After submission of you application for adjustment of status through marriage to the immigration service, you are called in for an interview. If for any reason, the immigration examiner suspects that there is marriage fraud, he will set up a “stoke interviews", better know as the marriage fraud interview.
What triggers a marriage fraud interview? The following are some likely factors:
• Beneficiary and petitioner are of different race or national origin. • They do not speak the same language and have trouble communicating. • A wide gap in age between the beneficiary and petitioner. • A difference in the cultural and religious background. • A wide disparity in educational level between petitioner and beneficiary. • The application contains some inconsistencies. • The application presents grounds for suspicion. • The petitioner and beneficiary have different address.
Understand that it’s not one of these factors that could trigger a marriage fraud interview, but a combination of factors that leads the immigration examiner to suspect that the marriage is not “bona fide." It appears that the couple entered into the marriage to evade the immigration laws.
If you are called into a marriage fraud interview, it is your burden to prove that your marriage is bona fide and not a sham just to get a green card.
Collect and make a photocopy of as many of the following items as possible. Do not send originals.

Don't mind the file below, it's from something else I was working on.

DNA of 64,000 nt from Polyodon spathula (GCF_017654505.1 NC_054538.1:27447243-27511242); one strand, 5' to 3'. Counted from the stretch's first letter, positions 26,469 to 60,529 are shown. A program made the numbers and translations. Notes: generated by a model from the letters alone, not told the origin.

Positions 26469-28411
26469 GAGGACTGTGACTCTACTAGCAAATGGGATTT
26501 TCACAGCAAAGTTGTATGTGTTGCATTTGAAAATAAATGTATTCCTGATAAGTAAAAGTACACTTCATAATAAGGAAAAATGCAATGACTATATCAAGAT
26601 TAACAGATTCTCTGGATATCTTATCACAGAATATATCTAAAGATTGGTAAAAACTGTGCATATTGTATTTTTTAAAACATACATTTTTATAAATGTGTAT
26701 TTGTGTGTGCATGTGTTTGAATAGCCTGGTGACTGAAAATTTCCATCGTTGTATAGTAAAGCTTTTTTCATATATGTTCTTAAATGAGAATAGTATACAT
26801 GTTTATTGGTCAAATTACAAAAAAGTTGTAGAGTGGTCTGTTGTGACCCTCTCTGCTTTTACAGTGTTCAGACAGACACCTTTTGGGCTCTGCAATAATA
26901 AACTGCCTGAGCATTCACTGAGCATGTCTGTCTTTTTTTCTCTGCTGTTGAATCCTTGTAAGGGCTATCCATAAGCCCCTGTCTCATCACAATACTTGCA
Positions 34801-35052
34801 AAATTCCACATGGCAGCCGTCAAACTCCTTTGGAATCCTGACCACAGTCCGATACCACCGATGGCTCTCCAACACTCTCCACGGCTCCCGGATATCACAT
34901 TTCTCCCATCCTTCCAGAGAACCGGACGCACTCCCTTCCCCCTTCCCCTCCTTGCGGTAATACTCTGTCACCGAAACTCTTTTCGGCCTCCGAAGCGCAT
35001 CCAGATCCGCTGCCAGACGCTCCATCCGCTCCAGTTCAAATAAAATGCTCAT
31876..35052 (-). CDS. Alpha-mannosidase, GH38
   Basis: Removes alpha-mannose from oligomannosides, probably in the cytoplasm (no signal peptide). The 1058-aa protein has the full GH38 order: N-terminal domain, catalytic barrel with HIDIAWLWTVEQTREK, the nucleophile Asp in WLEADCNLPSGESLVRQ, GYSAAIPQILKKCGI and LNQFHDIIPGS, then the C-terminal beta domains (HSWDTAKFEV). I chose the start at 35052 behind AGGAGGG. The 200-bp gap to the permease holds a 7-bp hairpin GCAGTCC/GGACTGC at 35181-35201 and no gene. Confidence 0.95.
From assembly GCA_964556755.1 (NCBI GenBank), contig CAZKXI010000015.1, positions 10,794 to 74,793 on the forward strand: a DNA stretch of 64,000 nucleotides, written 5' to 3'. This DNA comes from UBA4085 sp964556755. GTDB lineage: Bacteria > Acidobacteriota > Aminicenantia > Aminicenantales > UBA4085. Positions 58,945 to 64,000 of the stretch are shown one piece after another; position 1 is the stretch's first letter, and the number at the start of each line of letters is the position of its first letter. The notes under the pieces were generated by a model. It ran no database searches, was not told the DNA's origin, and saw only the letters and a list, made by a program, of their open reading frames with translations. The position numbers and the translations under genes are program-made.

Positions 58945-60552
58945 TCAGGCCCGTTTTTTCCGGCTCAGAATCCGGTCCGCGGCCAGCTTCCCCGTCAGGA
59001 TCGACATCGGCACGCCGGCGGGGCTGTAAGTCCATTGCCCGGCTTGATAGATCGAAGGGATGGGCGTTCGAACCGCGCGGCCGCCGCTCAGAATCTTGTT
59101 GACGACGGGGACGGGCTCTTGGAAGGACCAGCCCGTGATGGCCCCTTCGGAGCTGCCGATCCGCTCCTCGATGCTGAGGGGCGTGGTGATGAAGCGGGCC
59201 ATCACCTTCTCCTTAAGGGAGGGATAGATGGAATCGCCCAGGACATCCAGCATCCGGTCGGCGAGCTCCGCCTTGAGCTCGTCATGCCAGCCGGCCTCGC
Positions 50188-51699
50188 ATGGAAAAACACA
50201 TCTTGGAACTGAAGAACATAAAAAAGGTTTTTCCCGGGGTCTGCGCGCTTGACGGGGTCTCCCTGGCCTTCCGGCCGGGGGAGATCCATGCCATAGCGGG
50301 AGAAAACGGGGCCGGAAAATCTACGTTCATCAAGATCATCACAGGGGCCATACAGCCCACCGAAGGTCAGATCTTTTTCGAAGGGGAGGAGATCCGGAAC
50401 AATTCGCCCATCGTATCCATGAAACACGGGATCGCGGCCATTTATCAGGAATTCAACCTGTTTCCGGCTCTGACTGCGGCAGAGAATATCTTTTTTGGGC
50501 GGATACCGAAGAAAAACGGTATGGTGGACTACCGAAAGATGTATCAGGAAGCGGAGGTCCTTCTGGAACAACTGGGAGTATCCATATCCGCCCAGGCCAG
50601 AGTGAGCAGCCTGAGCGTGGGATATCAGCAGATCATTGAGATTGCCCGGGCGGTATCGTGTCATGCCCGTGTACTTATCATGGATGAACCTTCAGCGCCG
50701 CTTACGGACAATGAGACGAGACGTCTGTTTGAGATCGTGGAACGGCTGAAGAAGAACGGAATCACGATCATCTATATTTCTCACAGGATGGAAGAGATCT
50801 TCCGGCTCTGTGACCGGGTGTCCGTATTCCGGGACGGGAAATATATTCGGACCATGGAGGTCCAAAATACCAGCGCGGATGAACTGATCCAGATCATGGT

• joint bank accounts • wedding invitations, church certificates, or other reliable documents that show the required relationship • joint club memberships • joint credit card statements • joint federal and state tax returns • copies of actual credit cards, health insurance cards, or other "joint" cards that you have together, showing same account number • photographs of you and your spouse taken before and during your marriage, wedding photographs preferably those that include parents and other relatives from both families • copies of letters between you • phone bills showing your conversations • auto registrations showing joint ownership and/or addresses • rental agreements, leases, or mortgages indicating that you have lived together and/or have leased or bought property in both spouses' names • receipts for gifts that you have purchased for each other • your mutual child's birth certificate or a doctor's report indicating that you are pregnant or that you had a miscarriage. • airline and hotel receipts showing trips that you have taken together • letters from friends/family to each or both of you, addressed to where you live together • utility bills in both your names or in either name showing the address that you both live. • evidence that one spouse has made the other a beneficiary on his/her life or health insurance or retirement account • health, car or life insurance with your names on the policy • car title or other titles to property showing joint ownership • copies of holidays cards addressed to you both • other family pictures of you together • Joint investments